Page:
In the end it was, as I predicted in a previous ramble, only a slight apocalypse. Fast forward to where we are now, with many of the scribblers having put down their pens and closed their laptops.
After Bayern had smashed five goals without reply against lowly SC Freiburg in Heynckes’ first match back in charge, the mighty Dortmund went down like a big lead yellow balloon at home in the grudge match against RB Leipzig.
Even when Bayern were not that great and their most profligate in labouring to a 1:0 win in Hamburg, Dortmund were “doing a Bayern” as they blew a two goal advantage in Frankfurt. Suddenly, the yawning five-point gap had been reduced to a matter of goal difference. Had the Bavarians been a little sharper in front of goal and the woodwork not such an obstacle, they could have been back on top.
In the Champions League, Bayern provided Scottish champions Celtic with a footballing lesson. They had to settle for three unanswered goals, but it could have easily been double that. The mighty Dortmund, meanwhile, were dropping points in Cyprus against their group’s whipping boys Apoel Nicosia. Ah, what a funny and fickle game football can be.
Having recovered from their Paris shock, Die Roten are well on track to still be in the Champions League when the real business begins after the Winterpause. The mighty Dortmund, meanwhile, look as though they are going to be “Boszing it” in the Europa League. Ludogorets, Steaua București and Östersund are waiting for you, fellas. Oh, and a certain North London club too.
Of course, it follows that Dortmund fans will then argue that their dismal failure in Europe is a deliberate ploy, so that they can concentrate more on winning the Bundesliga. Or something.
The perfect man
The temporary nature of Heynckes’ appointment, sadly, means that FC Bayern will continue to remain a hot subject for clickbait creators and gossip mongers until the end of the season. The stories will continue to buzz around the likes of Julian Nagelsmann and Thomas Tuchel, as straightforward stories about winning football matches are somehow not as interesting these days. It is just something that we will all have to put up with.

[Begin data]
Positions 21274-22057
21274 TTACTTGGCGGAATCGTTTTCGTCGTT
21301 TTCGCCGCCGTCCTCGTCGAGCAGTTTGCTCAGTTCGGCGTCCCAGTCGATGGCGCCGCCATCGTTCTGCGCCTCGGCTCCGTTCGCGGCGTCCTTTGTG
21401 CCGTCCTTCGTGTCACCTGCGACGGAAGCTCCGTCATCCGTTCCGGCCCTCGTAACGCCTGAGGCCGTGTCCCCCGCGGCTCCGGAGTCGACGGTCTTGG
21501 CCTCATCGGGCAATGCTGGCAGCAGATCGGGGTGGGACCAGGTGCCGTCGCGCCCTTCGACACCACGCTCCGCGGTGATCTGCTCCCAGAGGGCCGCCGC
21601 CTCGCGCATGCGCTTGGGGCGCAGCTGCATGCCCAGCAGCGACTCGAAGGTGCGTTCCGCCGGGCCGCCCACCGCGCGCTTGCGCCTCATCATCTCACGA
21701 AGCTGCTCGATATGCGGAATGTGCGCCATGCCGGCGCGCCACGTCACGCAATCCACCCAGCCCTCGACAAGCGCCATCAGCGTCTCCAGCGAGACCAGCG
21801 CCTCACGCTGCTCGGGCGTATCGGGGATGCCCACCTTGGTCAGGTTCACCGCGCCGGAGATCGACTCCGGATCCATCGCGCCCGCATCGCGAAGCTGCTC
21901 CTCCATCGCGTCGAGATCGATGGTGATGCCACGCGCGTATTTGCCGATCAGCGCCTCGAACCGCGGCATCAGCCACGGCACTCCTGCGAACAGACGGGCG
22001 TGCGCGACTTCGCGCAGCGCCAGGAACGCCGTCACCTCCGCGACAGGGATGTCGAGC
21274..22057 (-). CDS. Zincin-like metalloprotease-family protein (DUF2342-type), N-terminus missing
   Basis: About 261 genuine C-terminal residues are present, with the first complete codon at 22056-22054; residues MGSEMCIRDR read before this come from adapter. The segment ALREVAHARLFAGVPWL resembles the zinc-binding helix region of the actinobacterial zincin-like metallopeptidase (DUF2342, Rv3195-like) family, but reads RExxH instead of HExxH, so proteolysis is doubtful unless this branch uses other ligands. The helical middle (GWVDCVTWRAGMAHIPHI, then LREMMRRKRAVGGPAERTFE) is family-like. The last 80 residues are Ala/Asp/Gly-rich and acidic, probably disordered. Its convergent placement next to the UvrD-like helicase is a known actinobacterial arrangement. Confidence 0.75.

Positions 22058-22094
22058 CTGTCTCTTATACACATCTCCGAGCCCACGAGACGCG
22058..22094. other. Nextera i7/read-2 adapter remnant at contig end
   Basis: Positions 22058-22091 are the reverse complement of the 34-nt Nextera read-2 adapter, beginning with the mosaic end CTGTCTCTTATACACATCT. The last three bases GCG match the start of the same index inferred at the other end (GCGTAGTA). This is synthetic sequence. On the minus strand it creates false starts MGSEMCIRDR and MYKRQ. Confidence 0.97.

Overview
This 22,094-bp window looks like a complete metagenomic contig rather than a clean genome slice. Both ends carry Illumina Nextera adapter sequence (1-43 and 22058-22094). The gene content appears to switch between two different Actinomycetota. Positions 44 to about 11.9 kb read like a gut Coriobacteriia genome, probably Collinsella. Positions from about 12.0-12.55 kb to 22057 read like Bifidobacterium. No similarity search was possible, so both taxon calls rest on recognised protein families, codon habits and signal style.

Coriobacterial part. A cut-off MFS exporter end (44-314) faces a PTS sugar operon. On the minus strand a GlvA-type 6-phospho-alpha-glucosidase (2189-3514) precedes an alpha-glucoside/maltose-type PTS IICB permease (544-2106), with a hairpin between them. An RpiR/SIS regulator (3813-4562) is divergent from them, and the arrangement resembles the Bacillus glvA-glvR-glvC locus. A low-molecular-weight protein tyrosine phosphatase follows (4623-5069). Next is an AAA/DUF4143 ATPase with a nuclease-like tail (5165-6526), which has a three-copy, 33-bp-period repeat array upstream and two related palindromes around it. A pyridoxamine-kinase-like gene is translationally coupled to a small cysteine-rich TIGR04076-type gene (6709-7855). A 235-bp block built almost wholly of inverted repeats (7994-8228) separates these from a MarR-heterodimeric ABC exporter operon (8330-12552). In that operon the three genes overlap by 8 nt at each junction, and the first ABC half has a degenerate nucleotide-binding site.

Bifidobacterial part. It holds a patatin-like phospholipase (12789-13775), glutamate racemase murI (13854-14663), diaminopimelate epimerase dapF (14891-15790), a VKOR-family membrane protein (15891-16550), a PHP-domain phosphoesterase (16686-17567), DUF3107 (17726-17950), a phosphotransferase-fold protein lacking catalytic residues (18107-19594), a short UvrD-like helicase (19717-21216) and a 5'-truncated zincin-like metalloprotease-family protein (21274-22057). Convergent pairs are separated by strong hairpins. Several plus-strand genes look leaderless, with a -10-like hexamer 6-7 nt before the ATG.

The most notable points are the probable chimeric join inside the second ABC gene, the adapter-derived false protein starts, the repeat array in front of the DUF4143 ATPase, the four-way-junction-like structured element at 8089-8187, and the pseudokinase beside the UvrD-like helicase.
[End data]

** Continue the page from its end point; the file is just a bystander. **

With the media following every movement at the Säbener Straße, one could understand how and why it might be difficult for the players to keep their heads down and remain focused. In Jupp Heynckes, FC Bayern have the perfect man to manage such a situation.
For some Bayern fans, the treble-winning Heynckes’ return to Munich has rekindled memories of the not-so-distant good old days. For the club, and particularly Uli Hoeneß, the reasons are far less sentimental.
Yes, the Bayern president and the septugenarian coach are old friends. But the reasons behind Heynckes’ reappointment run far deeper than that. Despite spending the majority of his playing career at Borussia Moenchengladbach, Heynckes is cut from the same cloth as Hoeneß and Karl-Heinz Rummenigge. He is part of the fabric of FC Bayern Munchen.
For me as an FC Bayern fan, the drama is now over. Things have settled down far better than hoped, and the team are building a head of steam again. For every supporter of Die Roten, the recent furore is over. For the rest of the gossiping world however, Bayern will be bringing in Jose Mourinho next summer.